Historic brick mansion built in 1760 is moved 50 miles on a BARGE in a two-week operation that cost $1M – after a buyer wanted a Georgian home near the water in Maryland but couldn’t find one
- A historic home built in 1760 has been transported more than 50 miles from Eaton to Queenstown in Maryland
- The massive relocation was organized by the Neeley family – who bought purchased the building but wanted to move it closer to their property on the water
- Relocating the Georgian-style mansion took two years to plan and cost almost $1 million to pull off
- The home was transported five miles by land before it was taken more than 50 miles downstream on a barge
A Maryland family have transported a historic Georgian mansion more than 50 miles so that it can be housed on their waterfront plot of land.
The massive relocation operation, which saw the three-story home move from Eaton to Queenstown, took nearly two weeks and cost almost $1 million.
The residence was bought by Christian Neeley, who fell in love with the dwelling, which is known as the Galloway House and was built back in 1760 – before the American War of Independence.
Neeley had been hoping to find a similar home with water views, but when there didn’t seem to be one available he decided to ship Galloway House closer to the sea.
A Maryland family have transported a Georgian mansion more than 50 miles by land and sea so that it can be housed on their waterfront plot of land. The historic home is seen in transit on Wednesday
The Maryland local, who works in cyber security, plans to make the home a family estate where he will live with his parents, sister and her children.
Neely and his mom and dad decided to split the cost of transporting the historic home – which blew out to nearly seven figures.
Plans to move the building took two years to coordinate, as the mansion would have to be transported by both road and water to reach its new destination.
‘You have no idea — there was Delmarva, Eastern Utilities, Verizon, Atlantic broadband who all had to agree to take their lines down. And then there were the traffic signals that had to come down,’ Pat Neely told The Capital Gazette.
Galloway House had to go six miles through town to reach the water, where it was loaded onto a barge.
The land operation took four days, before an issue with the boat delayed the sea leg of the journey.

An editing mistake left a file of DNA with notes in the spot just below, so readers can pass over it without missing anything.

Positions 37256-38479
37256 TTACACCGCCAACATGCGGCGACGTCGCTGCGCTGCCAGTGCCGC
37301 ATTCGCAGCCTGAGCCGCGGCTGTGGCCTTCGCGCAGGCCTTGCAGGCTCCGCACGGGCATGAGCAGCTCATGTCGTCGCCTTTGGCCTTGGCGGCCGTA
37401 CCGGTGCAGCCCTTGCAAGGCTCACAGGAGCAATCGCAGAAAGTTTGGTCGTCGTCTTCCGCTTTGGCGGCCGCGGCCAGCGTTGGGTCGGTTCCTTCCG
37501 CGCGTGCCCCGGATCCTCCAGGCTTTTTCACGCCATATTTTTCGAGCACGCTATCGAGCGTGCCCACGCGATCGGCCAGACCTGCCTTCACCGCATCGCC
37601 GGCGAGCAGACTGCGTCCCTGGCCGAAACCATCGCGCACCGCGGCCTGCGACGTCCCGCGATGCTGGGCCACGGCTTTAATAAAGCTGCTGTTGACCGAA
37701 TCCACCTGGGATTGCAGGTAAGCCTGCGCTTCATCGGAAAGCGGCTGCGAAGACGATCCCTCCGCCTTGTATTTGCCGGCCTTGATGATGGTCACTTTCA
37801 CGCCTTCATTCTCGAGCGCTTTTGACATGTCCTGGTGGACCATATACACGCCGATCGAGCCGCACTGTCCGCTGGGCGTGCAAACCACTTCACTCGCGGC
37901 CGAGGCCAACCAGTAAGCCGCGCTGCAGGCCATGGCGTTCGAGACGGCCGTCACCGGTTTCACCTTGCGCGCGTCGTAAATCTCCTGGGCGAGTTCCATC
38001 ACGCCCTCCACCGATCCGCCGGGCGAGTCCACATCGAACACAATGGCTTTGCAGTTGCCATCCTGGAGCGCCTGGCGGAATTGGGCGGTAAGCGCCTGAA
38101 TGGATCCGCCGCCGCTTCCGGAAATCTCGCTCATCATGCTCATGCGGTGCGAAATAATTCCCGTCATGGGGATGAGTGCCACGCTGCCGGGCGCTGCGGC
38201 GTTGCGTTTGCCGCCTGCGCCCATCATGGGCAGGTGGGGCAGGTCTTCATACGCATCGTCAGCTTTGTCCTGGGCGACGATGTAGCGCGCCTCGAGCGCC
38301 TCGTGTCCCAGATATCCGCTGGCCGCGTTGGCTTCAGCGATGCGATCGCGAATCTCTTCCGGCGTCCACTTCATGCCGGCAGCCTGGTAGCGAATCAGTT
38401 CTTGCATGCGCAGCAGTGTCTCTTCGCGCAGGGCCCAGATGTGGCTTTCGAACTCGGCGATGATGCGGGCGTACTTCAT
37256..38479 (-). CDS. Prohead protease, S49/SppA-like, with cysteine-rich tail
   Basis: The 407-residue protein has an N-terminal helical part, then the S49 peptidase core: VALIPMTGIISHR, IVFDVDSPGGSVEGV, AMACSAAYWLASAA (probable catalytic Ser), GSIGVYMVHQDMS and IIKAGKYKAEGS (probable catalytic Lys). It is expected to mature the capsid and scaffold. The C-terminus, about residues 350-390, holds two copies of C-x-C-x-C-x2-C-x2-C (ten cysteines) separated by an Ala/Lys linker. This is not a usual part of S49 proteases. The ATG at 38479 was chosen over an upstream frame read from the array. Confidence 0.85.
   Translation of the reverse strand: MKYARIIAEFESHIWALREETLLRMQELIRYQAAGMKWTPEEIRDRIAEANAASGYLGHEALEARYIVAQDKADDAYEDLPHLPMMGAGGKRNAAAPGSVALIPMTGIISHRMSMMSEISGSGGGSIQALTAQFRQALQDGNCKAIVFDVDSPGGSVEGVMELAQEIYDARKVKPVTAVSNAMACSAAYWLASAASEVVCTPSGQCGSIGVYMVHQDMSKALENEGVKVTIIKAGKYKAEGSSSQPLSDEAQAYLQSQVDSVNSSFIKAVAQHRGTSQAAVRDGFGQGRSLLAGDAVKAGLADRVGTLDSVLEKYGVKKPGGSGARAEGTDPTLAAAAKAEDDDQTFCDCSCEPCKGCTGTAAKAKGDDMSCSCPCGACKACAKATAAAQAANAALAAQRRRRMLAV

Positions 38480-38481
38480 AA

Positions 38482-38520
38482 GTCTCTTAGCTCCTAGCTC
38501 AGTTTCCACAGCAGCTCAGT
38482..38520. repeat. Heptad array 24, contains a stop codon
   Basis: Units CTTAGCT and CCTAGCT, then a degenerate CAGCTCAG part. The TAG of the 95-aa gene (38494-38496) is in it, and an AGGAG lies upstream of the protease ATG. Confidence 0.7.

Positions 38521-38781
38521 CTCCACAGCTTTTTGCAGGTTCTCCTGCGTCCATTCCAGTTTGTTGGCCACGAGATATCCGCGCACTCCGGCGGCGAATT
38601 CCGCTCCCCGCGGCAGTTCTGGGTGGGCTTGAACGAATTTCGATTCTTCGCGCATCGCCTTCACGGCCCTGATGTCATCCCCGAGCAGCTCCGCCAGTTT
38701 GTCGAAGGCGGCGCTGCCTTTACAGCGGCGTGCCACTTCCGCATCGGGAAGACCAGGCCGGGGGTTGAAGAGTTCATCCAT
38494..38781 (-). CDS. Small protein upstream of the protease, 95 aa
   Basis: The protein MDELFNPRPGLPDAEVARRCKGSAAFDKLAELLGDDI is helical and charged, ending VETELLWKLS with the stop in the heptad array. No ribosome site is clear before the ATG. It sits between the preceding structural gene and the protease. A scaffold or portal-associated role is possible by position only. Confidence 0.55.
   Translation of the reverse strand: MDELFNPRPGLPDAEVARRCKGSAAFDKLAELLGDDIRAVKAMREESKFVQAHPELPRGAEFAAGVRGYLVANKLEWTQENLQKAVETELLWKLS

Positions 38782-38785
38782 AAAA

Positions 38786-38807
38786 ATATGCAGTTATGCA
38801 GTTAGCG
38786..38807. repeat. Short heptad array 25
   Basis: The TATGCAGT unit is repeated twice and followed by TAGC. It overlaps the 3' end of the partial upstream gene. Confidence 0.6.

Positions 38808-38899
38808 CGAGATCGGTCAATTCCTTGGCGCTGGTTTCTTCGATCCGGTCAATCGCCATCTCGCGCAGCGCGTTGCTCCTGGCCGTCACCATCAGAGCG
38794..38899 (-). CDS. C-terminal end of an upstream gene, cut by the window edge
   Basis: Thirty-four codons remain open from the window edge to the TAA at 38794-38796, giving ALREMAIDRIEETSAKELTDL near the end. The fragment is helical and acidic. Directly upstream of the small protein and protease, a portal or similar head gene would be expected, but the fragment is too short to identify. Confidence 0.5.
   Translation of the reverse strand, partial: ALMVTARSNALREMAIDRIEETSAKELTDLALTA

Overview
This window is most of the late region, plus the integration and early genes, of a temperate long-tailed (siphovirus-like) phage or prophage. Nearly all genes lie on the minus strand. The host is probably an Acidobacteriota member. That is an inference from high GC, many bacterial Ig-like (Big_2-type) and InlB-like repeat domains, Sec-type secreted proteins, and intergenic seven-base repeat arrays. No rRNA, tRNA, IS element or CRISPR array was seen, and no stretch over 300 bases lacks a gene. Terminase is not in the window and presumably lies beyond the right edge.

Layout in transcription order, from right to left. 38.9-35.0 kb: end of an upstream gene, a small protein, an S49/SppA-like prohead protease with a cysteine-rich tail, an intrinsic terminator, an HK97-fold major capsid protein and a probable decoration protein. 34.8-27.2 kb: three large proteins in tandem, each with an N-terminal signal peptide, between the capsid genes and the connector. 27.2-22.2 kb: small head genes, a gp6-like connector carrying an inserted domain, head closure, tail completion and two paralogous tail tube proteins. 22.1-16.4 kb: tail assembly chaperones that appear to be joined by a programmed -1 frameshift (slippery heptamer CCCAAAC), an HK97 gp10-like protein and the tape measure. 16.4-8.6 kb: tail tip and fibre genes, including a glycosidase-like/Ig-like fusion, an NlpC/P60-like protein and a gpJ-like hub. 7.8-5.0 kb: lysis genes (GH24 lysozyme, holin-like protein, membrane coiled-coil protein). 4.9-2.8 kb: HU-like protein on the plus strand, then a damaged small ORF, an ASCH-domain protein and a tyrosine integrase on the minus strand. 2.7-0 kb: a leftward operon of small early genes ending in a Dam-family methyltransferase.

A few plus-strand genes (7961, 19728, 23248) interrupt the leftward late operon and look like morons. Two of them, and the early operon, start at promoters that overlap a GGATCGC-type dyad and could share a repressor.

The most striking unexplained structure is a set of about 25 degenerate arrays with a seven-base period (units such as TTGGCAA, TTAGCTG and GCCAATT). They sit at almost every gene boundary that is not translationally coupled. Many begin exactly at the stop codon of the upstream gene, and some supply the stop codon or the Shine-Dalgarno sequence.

Plans to move the building took two years to coordinate, as the mansion would have to transported by both road and water to reach its new destination
It took less than 24 hours for the historic structure finally arrive at its new destination in Queenstown
But before dawn on Wednesday, Expert House Movers of Maryland finally helped load the 800,000 pound brick building onto the barge for its journey downstream.
It took less than 24 hours for the historic structure to finally arrive at its new destination in Queenstown.
Pat Neeley told Capital Gazette that her son, Christian, wants the home to serve as an estate for future generations of their family.
‘The objective was to have someplace to be able to say ‘When you go home, this is where you go,” she said.
Meanwhile, Christian revealed he is planning on renovating the home and adding on an extension – which will cost another $1 million.
He says his decision to keep the original home is also about sustainability and a rejection of modern culture.
‘We look at our society and where we are, and we’re having to turn back and start to think about eliminating one-time use and going back to all of these things,’ he stated.
‘We are going to need things that are going to last longer than disposable clothes that end up in the ocean.’
The Neeley family fell in love with the dwelling which is known as the Galloway House and was built back in 1760 – before the American War of Independence
The home will now be given an expensive renovation and will perch proudly by the water in Queenstown